• Shirley the Medium often puts a curse on the Bagge family because of slights, though in Shirley's cases it's usually because Eustace adds on his Jerkassery to his refusals to pay her and she always gives him a chance to lift the curse.
    • The biggest example of unreasonably harsh retribution by far, however, was in the episode "Ball of Revenge", where Eustace hired Courage's past foes to kill Courage - all because Muriel gave Courage the blanket Eustace wanted.
  • Disrupting The Theater: In one episode, Eustice goes to a theater to watch a movie, but he ends up blocking the screen for other people because of a curse inflicted on him that has a raincloud over his head which also gets their popcorn wet. When he rudely refuses to move after they politely asked, he is thrown out of the theater.
  • Does This Remind You of Anything?:
    • In "Revenge of the Chicken From Outer Space", the way Muriel is heard screaming after the Chicken captures her makes it sound like she's being raped.
    • In "Freaky Fred", it's quite easy to interpret Fred's poem as ramblings of an insane serial-rapist. Plus the whole "locked in a bathroom" thing...
    • "The Mask" deals with domestic abuse situations.
    • "The Quilt Club" villains use the same tactics as cults do. Start out wanting someone to join your "club," proceed to alienate them from their friends and family, and then proceed to state their group is the only thing that matters. And it works on Muriel.
  • A Dog Named "Dog": Dr. Zalost's rat assistant is named Rat.
  • Dogs Love Fire Hydrants: In one of the flashbacks of when Courage was a puppy in "Remembrance of Courage Past", Courage's parents are shown playing catch with him, with Courage getting his head stuck in a gate because his parents were distracted by admiring a fire hydrant.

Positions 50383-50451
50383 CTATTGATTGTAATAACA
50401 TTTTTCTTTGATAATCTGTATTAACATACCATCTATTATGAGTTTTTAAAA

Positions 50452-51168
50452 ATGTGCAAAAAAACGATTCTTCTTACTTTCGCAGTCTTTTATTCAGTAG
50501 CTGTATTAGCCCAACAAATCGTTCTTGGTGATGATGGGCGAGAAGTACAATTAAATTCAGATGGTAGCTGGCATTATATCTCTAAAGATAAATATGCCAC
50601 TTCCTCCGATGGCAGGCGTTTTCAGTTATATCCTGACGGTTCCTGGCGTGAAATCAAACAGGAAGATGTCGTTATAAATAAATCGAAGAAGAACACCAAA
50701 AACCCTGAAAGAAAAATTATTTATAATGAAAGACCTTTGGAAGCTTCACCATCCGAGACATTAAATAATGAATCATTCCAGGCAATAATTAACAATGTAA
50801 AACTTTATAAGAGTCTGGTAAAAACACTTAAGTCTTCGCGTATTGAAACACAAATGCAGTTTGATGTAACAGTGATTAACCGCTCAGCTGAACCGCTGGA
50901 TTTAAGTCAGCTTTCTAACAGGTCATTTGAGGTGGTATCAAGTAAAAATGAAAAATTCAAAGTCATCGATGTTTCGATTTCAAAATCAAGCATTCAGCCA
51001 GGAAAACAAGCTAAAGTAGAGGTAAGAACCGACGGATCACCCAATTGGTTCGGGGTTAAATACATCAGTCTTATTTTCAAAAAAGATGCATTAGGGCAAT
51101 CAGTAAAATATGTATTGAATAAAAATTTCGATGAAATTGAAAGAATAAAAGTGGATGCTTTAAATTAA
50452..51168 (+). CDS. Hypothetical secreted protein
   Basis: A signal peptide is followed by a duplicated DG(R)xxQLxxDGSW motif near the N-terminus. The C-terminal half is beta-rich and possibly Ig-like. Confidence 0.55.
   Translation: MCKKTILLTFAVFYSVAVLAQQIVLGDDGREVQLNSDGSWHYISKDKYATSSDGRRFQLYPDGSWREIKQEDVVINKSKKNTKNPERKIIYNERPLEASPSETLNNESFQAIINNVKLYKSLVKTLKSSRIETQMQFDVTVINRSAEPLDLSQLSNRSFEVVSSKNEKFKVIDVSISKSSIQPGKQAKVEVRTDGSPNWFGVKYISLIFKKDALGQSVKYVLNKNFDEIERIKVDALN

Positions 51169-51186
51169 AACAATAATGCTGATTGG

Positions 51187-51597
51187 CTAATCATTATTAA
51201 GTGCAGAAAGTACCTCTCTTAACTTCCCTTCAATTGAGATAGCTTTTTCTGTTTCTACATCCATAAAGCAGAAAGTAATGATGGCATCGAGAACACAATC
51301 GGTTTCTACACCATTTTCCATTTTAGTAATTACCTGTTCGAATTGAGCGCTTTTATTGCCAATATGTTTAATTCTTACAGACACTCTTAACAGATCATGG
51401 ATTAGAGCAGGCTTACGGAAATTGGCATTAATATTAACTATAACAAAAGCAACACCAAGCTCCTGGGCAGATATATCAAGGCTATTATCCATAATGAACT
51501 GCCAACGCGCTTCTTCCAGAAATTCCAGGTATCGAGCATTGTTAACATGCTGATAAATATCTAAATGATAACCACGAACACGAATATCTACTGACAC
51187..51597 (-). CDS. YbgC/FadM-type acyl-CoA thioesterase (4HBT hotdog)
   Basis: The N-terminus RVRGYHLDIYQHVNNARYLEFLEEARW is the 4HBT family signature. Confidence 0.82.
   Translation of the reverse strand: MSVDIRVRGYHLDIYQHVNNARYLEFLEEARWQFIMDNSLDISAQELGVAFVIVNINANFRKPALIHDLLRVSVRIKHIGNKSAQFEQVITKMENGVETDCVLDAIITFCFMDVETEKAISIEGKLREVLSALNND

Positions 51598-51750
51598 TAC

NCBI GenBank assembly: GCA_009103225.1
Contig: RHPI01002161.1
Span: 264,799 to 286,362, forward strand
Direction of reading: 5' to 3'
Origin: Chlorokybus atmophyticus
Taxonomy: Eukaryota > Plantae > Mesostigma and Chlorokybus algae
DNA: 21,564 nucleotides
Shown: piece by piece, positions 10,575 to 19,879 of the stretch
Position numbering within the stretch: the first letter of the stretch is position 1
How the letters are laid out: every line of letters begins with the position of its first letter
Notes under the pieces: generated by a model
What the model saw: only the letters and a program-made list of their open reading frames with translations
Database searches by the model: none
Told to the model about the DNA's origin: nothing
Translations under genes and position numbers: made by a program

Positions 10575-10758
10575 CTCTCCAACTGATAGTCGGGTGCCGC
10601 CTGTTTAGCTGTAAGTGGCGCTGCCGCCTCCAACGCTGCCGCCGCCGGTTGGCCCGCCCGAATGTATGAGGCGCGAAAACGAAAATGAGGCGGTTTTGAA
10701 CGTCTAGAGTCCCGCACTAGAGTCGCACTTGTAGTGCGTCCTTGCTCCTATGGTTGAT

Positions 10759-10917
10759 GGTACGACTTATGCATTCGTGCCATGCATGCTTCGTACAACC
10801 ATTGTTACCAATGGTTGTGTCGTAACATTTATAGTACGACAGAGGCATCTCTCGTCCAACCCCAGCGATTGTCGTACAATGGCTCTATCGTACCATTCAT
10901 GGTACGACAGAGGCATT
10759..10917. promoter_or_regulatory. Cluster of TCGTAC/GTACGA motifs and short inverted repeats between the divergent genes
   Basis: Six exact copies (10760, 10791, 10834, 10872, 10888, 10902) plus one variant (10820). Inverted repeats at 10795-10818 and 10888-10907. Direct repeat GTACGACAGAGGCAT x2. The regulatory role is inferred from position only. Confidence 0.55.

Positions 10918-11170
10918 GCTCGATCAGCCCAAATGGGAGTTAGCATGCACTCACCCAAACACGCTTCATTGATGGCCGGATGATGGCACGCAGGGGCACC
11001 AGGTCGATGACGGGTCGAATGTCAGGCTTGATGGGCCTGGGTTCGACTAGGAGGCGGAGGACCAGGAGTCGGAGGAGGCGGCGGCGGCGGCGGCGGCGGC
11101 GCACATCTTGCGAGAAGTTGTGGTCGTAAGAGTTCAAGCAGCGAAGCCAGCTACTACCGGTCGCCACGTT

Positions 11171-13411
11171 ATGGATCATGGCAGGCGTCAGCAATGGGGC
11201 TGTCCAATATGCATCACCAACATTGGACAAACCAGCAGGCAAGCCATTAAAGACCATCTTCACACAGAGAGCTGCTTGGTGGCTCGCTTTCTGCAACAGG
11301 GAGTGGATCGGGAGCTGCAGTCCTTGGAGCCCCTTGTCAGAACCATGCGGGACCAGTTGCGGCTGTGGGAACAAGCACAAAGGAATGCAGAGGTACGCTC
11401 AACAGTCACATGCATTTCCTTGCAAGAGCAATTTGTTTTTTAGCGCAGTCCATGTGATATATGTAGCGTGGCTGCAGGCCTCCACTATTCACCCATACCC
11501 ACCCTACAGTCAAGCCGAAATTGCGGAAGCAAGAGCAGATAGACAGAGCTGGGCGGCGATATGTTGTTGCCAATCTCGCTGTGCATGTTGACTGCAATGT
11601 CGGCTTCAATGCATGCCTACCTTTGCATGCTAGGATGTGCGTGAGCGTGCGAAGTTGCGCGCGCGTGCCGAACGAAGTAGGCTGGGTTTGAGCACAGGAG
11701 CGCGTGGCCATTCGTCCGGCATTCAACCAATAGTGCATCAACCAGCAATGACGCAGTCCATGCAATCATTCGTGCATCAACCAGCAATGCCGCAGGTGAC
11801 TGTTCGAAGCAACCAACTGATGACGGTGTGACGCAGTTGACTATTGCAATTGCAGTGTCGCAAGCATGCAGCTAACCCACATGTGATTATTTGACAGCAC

• Double Subversion: Courage tries to defeat the Cajun Fox by putting a detour sign on the road so that he drives his steamroller into a bunch of rocks blocking the other road. He ignores it, thinking he's too smart for that, and plows over the detour sign plummeting off a cliff.
  • Downer Ending: In "The Great Fusili", Courage fails to stop Muriel and Eustace from being turned into puppets. Also, in "Muriel Blows Up", Courage fails to stop Eustace from eating the explosive carrot, and rushes back to find a gigantic Muriel feasting on a whole patch of them . But due to Negative Continuity, these endings don't stick and the Reset Button is always pressed.
  • Dramatically Missing the Point: Pretty much anytime Courage tries to tell Muriel or Eustace about a monster has them fail to understand that Courage is trying to warn them.
    Eustace: Did you break that door?!
    Courage: Ooooh, forget the DOOR!!
  • Dub Name Change: In the Norwegian dub, Eustace is named Rasmus and Muriel is named Matilda. In the Latin American dub Eustace is Justo (Juste).
  • Dysfunctional Family: Eustace was treated like crap by his brother and mother. We don't know about his father though, as he was only mentioned.